molscript -r < infile.dat | render -tiff image.tif
The same image rendered as a side-by-side stereo pair:
molscript -r < infile.dat | stereo3d -border -png stereo_pair.png
Raster3D distribution also includes a filter utility which will convert the
24-bit color AVS output stream from render into a dithered black & white
render -avs < description.r3d | avs2ps > picture.ps
- via WWW:
- Ethan A Merritt
Biomolecular Structure Center
University of Washington
Required for full installation:
- Generation of PNG and JPEG images, as well as label processing,
requires prior installation of the
gd graphics library.
libgd itself requires other libraries, but if you have libd itself
installed then you should be all set.
- In order to build in support for the direct output of TIFF image files,
you must separately obtain and install a copy of the TIFF library
(libtiff). However, you can only render text labels for PNG or JPEG
output, so you may be better off generating PNG images and then converting
them to TIFF afterward.
- For full functionality you should also obtain and install a copy of
Some other programs with direct Raster3D output modes:
- The contents of the current view window in a Coot session may be rendered in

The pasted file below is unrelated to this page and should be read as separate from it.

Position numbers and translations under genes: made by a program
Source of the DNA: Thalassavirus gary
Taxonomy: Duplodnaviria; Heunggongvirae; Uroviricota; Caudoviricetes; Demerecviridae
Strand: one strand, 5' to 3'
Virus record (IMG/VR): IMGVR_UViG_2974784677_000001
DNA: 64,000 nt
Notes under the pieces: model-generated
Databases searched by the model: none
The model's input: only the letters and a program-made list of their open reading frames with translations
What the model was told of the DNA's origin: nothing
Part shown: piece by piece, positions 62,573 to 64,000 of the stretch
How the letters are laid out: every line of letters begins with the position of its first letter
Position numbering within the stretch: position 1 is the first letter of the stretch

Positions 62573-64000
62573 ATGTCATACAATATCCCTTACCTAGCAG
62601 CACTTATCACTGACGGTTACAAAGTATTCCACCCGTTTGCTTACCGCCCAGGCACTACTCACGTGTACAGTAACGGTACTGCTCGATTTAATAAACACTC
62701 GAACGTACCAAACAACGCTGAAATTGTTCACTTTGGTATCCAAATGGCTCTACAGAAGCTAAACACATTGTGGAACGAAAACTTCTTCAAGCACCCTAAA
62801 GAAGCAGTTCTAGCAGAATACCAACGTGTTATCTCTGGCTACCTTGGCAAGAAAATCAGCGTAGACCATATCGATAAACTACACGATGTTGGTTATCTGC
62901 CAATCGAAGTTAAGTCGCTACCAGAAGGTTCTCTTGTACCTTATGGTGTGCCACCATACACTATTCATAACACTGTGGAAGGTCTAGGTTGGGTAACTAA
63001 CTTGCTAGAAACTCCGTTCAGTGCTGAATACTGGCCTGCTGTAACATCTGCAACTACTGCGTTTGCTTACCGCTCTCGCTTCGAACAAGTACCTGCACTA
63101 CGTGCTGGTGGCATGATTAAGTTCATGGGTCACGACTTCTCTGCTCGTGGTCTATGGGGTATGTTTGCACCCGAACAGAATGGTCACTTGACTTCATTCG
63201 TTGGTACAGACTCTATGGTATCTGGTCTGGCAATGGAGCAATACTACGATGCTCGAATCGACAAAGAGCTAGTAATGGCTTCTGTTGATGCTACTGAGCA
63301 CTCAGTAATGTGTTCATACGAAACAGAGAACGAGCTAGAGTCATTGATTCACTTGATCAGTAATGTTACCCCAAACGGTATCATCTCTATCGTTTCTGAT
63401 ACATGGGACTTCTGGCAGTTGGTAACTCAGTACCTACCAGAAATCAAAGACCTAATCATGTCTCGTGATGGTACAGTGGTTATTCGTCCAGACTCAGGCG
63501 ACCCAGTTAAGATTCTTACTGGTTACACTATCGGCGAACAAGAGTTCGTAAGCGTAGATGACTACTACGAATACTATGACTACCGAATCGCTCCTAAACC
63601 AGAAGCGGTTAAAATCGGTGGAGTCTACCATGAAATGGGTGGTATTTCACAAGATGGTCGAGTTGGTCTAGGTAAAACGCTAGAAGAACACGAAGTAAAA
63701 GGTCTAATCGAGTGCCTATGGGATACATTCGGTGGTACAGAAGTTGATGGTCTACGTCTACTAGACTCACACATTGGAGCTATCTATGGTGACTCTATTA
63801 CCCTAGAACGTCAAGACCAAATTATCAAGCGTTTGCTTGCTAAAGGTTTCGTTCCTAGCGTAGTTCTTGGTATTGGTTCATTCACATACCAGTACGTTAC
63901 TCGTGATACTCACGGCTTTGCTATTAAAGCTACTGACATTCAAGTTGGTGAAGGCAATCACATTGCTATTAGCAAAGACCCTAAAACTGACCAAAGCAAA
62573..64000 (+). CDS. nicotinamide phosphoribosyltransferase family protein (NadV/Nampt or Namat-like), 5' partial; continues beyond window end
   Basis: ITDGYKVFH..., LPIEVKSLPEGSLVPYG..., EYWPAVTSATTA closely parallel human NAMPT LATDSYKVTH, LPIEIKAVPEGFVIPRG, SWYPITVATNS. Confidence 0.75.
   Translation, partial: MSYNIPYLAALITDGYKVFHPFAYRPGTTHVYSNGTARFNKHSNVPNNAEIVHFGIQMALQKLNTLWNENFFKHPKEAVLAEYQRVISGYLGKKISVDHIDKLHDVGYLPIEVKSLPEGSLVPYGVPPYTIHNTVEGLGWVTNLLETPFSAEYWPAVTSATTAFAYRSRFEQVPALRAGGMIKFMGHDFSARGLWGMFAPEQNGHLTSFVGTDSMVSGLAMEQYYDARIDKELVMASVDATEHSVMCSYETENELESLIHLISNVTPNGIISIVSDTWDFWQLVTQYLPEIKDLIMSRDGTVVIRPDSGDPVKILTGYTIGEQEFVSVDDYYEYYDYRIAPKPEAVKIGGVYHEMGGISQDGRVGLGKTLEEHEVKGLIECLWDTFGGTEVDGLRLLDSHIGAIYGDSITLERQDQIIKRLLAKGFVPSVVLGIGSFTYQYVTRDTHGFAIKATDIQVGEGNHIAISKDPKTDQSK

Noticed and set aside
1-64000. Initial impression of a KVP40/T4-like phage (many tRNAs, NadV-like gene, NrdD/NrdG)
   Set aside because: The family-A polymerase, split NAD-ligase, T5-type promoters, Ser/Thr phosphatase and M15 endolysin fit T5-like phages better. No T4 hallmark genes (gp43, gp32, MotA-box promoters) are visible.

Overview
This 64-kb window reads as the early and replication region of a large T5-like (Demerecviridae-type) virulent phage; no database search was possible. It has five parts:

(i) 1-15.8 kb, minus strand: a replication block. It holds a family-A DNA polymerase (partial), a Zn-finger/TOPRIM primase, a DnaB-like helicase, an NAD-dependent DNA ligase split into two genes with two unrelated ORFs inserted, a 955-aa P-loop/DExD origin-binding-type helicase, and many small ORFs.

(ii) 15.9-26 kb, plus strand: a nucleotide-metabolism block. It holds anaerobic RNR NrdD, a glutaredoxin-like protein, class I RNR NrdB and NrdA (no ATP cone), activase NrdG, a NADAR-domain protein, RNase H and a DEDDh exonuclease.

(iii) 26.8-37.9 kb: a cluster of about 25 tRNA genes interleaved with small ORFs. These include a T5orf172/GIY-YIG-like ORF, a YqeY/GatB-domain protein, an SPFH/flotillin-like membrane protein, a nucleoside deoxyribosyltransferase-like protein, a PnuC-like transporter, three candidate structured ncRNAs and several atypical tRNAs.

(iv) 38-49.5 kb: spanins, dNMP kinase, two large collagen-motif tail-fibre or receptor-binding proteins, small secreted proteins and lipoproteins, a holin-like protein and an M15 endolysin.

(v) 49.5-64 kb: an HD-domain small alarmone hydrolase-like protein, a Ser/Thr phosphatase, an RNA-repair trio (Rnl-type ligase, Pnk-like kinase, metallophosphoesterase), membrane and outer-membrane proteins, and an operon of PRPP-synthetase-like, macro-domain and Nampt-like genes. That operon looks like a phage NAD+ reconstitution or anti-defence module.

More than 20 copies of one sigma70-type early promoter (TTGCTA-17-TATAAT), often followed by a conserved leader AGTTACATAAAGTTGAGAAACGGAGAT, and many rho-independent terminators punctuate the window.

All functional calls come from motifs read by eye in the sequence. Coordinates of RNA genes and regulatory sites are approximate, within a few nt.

Raster3D using the <F8> hotkey. More complicated scripting from Coot
is also possible. Coot web page:
- Figures composed in Molscript can be rendered in Raster3D rather than
being printed as PostScript images. The Molscript web page is
- ORTEP and the small molecule world
- ORTEX V7 (an interactive descendent of Carroll Johnson's ORTEP program)
now supports Raster3D as an output mode. ORTEX runs under DOS/Windows,
and is available from
Another small molecule package running under Windows and incorporating
Raster3D rendering options is WinGX, available from
- Biomolecular visualization tool from the Theoretical Biophysics group
at the University of Illinois,
- Figure generation and analysis tool for RNA and DNA structures.
X3DNA Web site:
- General crystallographic model building, map fitting, and
analysis program by Duncan McRee, available in both academic and
Originally written by David J. Bacon and Wayne F. Anderson. Ancillary programs
by Mark Israel, Stephen Samuel, Michael Murphy, Albert Berghuis, and Ethan A
Merritt. Extensions, revisions, and modifications by Ethan A Merritt.
If you use the package to prepare figures for publication,
please give proper credit to the authors; the proper citation for the
most recent version of the package is Merritt & Bacon (1997) as given below.
Bacon, D.J., & Anderson, W.F. (1988) ``A Fast Algorithm for Rendering
Space-Filling Molecule Pictures''. (abstract of paper presented at the Seventh
Annual Meeting of the Molecular Graphics Society). J. Molec. Graphics 6,
Kraulis, P.J. (1991) ``MOLSCRIPT: a program to produce both detailed and
schematic plots of protein structures''. J. Appl. Cryst. 24, 946-950.
Merritt, E.A. & Murphy, M.E.P. (1994) ``Raster3D Version 2.0 - A Program
for Photorealistic Molecular Graphics''. Acta Cryst. D50, 869-873.
Merritt, E.A. & Bacon, D.J. (1997) ``Raster3D
Photorealistic Molecular Graphics''. Methods in Enzymology 277, 505-524.